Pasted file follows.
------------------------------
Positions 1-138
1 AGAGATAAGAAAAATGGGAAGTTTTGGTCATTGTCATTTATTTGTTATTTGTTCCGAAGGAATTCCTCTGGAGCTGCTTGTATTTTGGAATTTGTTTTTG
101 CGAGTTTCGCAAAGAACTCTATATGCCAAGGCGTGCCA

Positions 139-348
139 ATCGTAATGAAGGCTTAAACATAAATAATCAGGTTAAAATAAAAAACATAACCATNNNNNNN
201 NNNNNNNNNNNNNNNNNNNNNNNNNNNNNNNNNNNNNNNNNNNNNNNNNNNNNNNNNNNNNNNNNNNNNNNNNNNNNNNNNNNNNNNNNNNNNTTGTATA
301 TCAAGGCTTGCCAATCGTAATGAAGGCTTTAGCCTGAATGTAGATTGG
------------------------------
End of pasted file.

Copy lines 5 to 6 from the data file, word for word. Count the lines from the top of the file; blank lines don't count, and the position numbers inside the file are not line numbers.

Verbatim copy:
139 ATCGTAATGAAGGCTTAAACATAAATAATCAGGTTAAAATAAAAAACATAACCATNNNNNNN
201 NNNNNNNNNNNNNNNNNNNNNNNNNNNNNNNNNNNNNNNNNNNNNNNNNNNNNNNNNNNNNNNNNNNNNNNNNNNNNNNNNNNNNNNNNNNNNTTGTATA